I’d like to preface this post by saying that Americans are all wrong about food. All of our individually-packaged, single-order meals create a society that’s all about selfish eating (this one is mine and that one is yours). We even have individually-wrapped cheese! “Family-style” is a generally associated with eating at home or hokey, themed restaurants. But we’re wrong, food shouldn’t be hoarded, it should be shared down to the last bite.
While the real Marrakech Express refers to the train Graham Nash (of Crosby, Stills, and Nash) took from Casablanca to Marrakech, Morocco, my travel buddy and fellow American student abroad ordained our 13-hour train ride from Marrakech to Rabat The Marrakech Express. They say it’s more about the journey than the destination and in this case, it was. (Rabat wasn’t all it was cracked up to be.)
There were three of us in the train car at first: me and my two friends who were also studying abroad in Belgium. After a few minutes, a middle-aged man dressed in a suit sat in the seat opposite us, followed by a 20-something man who spoke some English. Just before the train started, a little old lady, dressed in traditional Moroccan clothing waddled in. and sat beside my friend, Sean. We were all packed into the car like sardines. I remember the little old lady falling asleep on my friend, Lizzy’s shoulder.
The little old lady didn’t speak any English. She spoke Berber, the native tongue of the Moroccan people. But that didn’t stop her from trying to communicate. She took out a block of cheese from her bag, broke off a chunk then started passing it around. It went around once and everyone took a small hunk – but that wasn’t good enough for her. She passed it around, wanting everyone to enjoy the stinky, salty cheese until it was gone. She even refused to take it back, leaving my friend, Sean, with a piece of cheese too big for one person to eat.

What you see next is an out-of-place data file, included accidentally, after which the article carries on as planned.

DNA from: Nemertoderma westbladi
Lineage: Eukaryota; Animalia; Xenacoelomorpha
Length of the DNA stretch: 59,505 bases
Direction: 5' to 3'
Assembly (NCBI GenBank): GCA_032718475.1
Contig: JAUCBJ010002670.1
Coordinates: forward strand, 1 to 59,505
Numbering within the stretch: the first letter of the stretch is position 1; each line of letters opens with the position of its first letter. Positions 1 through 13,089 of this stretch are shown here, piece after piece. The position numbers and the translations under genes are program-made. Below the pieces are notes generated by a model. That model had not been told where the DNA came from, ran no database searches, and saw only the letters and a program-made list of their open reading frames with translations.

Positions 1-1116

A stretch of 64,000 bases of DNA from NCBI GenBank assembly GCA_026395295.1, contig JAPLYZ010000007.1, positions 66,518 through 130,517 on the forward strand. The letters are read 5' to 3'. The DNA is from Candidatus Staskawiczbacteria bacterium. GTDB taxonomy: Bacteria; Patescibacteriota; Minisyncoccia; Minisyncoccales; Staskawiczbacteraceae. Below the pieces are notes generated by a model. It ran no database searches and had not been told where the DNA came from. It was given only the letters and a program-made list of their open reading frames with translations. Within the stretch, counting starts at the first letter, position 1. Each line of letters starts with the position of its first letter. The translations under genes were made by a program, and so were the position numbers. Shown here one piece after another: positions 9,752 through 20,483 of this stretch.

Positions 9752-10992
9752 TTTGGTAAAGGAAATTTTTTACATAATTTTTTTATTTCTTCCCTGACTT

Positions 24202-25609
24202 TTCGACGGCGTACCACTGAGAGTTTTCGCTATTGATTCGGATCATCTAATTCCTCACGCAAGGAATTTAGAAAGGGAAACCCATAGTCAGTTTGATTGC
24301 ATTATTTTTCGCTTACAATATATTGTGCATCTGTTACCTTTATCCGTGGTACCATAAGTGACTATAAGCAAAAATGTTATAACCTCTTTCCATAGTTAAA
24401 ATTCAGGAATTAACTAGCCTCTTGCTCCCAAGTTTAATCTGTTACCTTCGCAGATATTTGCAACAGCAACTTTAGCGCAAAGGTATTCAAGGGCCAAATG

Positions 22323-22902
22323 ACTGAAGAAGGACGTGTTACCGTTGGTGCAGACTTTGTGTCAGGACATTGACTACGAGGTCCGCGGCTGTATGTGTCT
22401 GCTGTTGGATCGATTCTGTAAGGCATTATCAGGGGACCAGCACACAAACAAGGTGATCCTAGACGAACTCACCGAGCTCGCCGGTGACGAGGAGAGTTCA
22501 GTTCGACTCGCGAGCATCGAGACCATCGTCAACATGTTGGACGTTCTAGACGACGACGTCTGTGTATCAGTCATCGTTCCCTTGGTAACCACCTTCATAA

The businessman went to the food car to buy a sandwich (it was around lunchtime) and even though a sandwich would have been just enough food for a burly man like himself, he offered it to the rest of the car before taking a bite. Naturally we declined, but I was so taken by the spirit of sharing food that I took out the kilo of dates that I had bought at Place d’Jemma el-Fna. I originally intended on keeping the dates as a snack for my friends and me to eat in Rabat, but when my cultural fence was torn down by my fellow train riders, I didn’t care anymore.
After visiting other countries later on, I realized this cultural phenomenon wasn’t just special to Morocco. Food is something that should be shared not hoarded. Why wouldn’t you want someone to taste that homemade spaghetti Bolognese or French macaron you have? Since then, I’ve tried to be more generous with what’s on my plate, or in my oven. But, once in awhile I just want to eat my entire bagel with peanut butter all by myself.
Alexia Detweiler is a graduate of Penn State University. In the spring of 2009 she studied abroad in Brussels and ate the best frites she’s ever had there.